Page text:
Craig McArt, himself a designer, met separately with Tony Hanslin and George Matarazzo about their recollections of the design effort that went into the Eastman Master Plan.
This summer we will celebrate the 50th anniversary of the Eastman Community Association’s founding in 1971. We shouldn’t, however, overlook the importance of what happened in the two years prior to that occasion: namely, design of a Master Plan for what was meant to be a trend-setting development.
After lying undisturbed for 43 years following a selective logging project that ended in 1925, a 2,733-acre wooded parcel surrounding Eastman Pond had come up for sale. Attorney and Dartmouth trustee Dudley Orr thought there might be a chance to preserve the beauty of this rare, undeveloped parcel as a second-home community that respected the environment and would serve as a model for future such developments in New Hampshire. To that end, drawing on his Dartmouth and business ties, he assembled a small group of investors, which formed a company called the Controlled Environment Corporation (CEC), to make the purchase for $540,000.
The CEC engaged an up-and-coming developer to produce a Master Plan for a four-season, vacation-home community that would preserve the natural attributes of the site as much as possible. That person was Emil Hanslin, who had been lauded for his environmentally sensitive planning of a second-home development called New Seabury on Cape Cod. When he finished at New Seabury, Hanslin started Hanslin Associates in Cheshire, CT for a project there, and hired George Matarazzo, a recent graduate of the Harvard School of Design, to handle the firm’s design and aesthetic aspects. The two hit it off immediately and had great rapport, according to Emil’s son, Tony, a Dartmouth grad and collaborator. When they landed the Eastman project, Emil engaged market research people he knew and George brought in people from Harvard Design. They pulled together a team of individuals with diverse expertise to work on the Master Plan – a team that at one time numbered as many as 35.
Before moving up to an office in Manchester, NH, a small group of five or six came up from the Connecticut studio several times to walk the site and get an initial lay of the land. This was done in January of 1969 when the pond was frozen and leaves were off the trees. They stayed at a lodge in New London, driving up to scout a specific area of the tract each day they were there.
Diverse means were employed by the larger team over the ensuing months to get a comprehensive overview of the possibilities. Using air surveillance, color photographs of the tract were taken at different times of the year. On-the-ground reconnoitering groups gathered information about the topography, soils, vegetation, and existing trails. Hills that could become toboggan runs or ski slopes were noted. The pond bottom and adjacent marsh were probed to determine whether the pond could be expanded and to what level. A new dam at the old millpond was contemplated to replace the two broken ones they found. Meanwhile, additional land was purchased to gain an entrance connection to the highway. This also provided space for a golf course, deemed essential to the plan.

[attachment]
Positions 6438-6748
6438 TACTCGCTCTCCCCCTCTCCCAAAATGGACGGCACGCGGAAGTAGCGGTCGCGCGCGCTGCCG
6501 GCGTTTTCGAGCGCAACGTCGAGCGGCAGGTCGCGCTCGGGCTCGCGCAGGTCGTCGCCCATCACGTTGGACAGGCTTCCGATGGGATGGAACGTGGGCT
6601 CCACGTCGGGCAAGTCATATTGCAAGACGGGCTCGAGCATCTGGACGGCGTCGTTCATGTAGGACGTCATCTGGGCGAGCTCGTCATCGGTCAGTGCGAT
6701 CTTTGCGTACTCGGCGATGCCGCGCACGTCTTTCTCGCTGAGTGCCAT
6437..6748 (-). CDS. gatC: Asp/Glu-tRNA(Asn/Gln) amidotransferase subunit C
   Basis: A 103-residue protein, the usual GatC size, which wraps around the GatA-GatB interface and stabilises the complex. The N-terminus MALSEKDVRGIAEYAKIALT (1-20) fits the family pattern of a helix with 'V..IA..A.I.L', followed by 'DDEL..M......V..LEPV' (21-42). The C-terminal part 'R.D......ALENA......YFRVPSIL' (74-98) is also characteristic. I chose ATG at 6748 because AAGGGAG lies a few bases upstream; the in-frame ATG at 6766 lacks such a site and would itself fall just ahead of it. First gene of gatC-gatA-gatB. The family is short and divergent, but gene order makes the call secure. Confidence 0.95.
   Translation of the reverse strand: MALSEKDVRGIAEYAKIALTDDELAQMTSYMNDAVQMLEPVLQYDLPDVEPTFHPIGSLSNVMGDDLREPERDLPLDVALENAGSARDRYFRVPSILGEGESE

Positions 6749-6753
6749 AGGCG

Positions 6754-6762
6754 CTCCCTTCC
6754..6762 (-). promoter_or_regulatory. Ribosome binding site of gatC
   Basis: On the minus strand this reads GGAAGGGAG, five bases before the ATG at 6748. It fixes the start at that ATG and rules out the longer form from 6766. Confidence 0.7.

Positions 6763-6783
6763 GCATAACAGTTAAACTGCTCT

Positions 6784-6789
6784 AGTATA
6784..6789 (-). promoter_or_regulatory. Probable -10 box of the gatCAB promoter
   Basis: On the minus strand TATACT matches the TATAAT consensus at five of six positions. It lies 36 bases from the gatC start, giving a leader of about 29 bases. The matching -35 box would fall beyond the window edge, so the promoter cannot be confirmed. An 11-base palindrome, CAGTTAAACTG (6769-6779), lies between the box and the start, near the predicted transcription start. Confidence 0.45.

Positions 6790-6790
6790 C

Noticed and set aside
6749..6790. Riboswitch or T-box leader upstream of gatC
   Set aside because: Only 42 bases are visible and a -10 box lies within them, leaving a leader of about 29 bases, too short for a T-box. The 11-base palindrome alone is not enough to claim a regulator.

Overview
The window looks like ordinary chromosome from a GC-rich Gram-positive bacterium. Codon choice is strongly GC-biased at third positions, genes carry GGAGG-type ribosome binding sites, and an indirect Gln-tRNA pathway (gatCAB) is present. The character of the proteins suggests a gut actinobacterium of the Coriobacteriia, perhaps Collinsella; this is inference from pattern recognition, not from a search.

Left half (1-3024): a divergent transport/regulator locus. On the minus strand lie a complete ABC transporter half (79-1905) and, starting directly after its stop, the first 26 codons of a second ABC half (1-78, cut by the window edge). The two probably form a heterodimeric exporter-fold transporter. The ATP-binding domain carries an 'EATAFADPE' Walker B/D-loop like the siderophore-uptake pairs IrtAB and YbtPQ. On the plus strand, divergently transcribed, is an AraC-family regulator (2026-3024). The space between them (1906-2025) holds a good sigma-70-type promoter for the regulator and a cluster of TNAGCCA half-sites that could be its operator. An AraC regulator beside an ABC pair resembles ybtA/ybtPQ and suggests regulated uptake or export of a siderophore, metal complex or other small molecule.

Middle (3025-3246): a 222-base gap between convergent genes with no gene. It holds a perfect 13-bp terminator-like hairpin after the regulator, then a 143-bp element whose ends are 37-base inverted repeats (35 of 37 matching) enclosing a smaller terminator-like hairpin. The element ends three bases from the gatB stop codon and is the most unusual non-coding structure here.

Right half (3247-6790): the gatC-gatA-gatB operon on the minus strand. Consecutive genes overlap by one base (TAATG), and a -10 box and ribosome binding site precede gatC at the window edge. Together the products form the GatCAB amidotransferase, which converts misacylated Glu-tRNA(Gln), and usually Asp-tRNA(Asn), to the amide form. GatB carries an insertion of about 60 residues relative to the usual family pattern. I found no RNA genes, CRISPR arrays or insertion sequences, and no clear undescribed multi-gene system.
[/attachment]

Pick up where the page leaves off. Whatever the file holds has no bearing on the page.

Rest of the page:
Matarazzo supervised the construction of scaled terrain models along with the drafting of large, floor-to-ceiling maps and charts to explore concepts of land use. These were very effective in keeping the trustees abreast of the thinking as the plan began to take shape. The effects of different water levels on an expanded pond were determined on one of the maps. The golf course – nine holes, later to be 18 – was laid out on land purchased in addition to the original parcel. Centers for activities and services were projected for South Cove and West Cove. Sketches illustrating a visitors center, office, activities barn, restaurant, pool, tennis court, and marina with a peninsula were drawn up to help envision what South Cove could become. Illustrations for possible West Cove development pictured a covered road bridge, another restaurant, shops and even a post office, never to be.
For the final presentation of the plan to the CEC directors, George Matarazzo persuaded members of his team to join him in putting on a play where they acted as if they were living in Eastman 20 years in the future. George remembers saying, “Let us play a few holes so you understand what the golf course does.” He talked the holes through in his imagination giving the feeling of how the course was going to look. Toward the end of the performance, they pretended to be skiing along part of the lake at twilight and could see buildings at South Cove, where they went in and had a drink. “It took all day to do that little play,” he said. “They loved it, they laughed, but of course we had all the maps and drawings. They were huge – seven or eight feet tall and five or six feet wide – and there were sketches. Emil was right there, obviously.” The CEC Board embraced the Master Plan and hired Hanslin Associates to implement it.
Matarazzo (L) and Hanslin (C)
Present to Trustees
It’s fun to again contemplate the list of concepts that were generated for consideration at the time but never to be realized. They reveal the breadth of thinking then – all part of the design process. Maybe some day one or two could become a reality. Which would be your choices?